Mail editor warns MPs against a privacy law
A POLITICALLY inspired privacy law would destroy freedom of the press and send Britain on the slippery slope to becoming like Robert Mugabes Zimbabwe, the Editor of the Daily Mail told MPs yesterday.
Paul Dacre told the Culture, Media and Sport Select Committee that a privacy law, replacing self-regulation of the press, would be a “law for the rich” since only the powerful could afford the legal fees required to take a case to court. He said that editors needed to take no lectures on regulating the press from MPs, when they had effectively kicked out Elizabeth Filkin when they did not like her rulings as Parliamentary Commissioner for Standards.
MPs are holding an inquiry into alleged intrusions of privacy suffered by individuals to examine whether the Press Complaints Commission’s code of conduct is a satisfactory way of addressing grievances.
Mr Dacre said that if MPs introduced a privacy law it would “take away freedom of the press and bring cheers to anyone who believes in authoritarian regimes everywhere”.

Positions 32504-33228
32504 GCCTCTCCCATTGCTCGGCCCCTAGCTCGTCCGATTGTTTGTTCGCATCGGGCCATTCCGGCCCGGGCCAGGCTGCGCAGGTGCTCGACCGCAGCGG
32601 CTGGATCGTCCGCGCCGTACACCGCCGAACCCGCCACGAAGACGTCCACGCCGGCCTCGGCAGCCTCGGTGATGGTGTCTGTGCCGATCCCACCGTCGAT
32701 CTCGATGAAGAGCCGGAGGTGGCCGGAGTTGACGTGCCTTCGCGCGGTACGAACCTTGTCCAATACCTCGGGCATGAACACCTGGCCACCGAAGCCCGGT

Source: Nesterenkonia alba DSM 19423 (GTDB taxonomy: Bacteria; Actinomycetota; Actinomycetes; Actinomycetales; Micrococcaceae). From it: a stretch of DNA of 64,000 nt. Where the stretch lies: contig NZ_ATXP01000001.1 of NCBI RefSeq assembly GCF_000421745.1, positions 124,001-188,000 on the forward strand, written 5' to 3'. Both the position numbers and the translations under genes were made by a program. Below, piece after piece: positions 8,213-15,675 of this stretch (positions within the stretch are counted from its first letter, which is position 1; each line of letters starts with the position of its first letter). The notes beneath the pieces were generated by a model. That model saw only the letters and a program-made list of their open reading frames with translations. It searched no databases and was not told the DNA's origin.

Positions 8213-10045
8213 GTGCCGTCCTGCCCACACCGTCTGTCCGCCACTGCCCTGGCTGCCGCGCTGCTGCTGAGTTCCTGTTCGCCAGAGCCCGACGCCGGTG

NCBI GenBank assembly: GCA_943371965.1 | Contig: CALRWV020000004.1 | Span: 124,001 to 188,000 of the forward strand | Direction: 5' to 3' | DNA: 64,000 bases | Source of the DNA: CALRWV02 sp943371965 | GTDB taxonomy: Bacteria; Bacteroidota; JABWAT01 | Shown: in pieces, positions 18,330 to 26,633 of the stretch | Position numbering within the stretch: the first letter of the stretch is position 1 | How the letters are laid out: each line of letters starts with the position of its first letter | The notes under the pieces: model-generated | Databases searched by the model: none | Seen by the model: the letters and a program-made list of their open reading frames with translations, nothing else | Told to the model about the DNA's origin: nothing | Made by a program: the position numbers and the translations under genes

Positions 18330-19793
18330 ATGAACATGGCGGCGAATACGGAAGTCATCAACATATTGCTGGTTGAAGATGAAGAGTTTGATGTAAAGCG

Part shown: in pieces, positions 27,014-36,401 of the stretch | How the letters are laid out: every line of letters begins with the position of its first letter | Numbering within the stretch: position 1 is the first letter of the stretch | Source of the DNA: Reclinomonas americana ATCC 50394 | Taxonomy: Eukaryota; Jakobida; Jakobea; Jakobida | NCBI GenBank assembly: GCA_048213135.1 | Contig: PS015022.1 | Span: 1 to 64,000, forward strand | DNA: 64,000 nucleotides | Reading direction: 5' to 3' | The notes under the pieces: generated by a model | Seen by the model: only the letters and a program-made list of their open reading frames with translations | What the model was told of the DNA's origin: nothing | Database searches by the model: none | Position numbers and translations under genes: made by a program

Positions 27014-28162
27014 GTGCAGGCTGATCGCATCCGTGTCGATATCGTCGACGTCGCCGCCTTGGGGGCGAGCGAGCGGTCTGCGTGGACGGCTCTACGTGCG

In a submission to the committee, he added: “Self-regulation is the only acceptable way to regulate the press in matters which are not already covered in law. This is a course which is being adopted by many of the countries of Europe, the Commonwealth and elsewhere. It would be astonishing if this country were to change course and resort to more government control.
“A free press inevitably has its warts. It is also frequently an irritant to those in power who would like to silence it — as evidenced by President Robert Mugabe of Zimbabwe’s disgraceful treatment of that country’s media.
“A special law on privacy would not benefit people not generally in public life. Those who believe they have been offended would have to employ lawyers and be prepared to go to court. A privacy law would be a law for the rich.”
Referring to Ms Filkin, he said: “You MPs judge yourselves but when you didn’t like the findings, you drove her out of her job.”
He contrasted that self-regulation with the PCC which had a majority of lay commissioners and dealt with matters speedily and cheaply.
Mr Dacre rejected an allegation from the PR guru Max Clifford, who said that Britain had the “most savage media in the world”.
He said: “We have a very good press which I am very proud of. It has energy and plurality and I don’t believe it is particularly savage.”
Earlier Mr Clifford surprised the committee when he told them that placing celebrities in newspapers was just a small part of his job. He said that he devoted a large amount of time to keeping ordinary people out of the newspapers when they have contacted him and claimed to have been harassed.
Mr Clifford said: “I don’t work with the PCC — it is a waste of time. I do not want a privacy law but I would like to see legal aid for libel claimants.”
He recommended that independent individuals whom the public might respect, such as Mo Mowlam, should be appointed to a beefed-up Press Complaints Commission.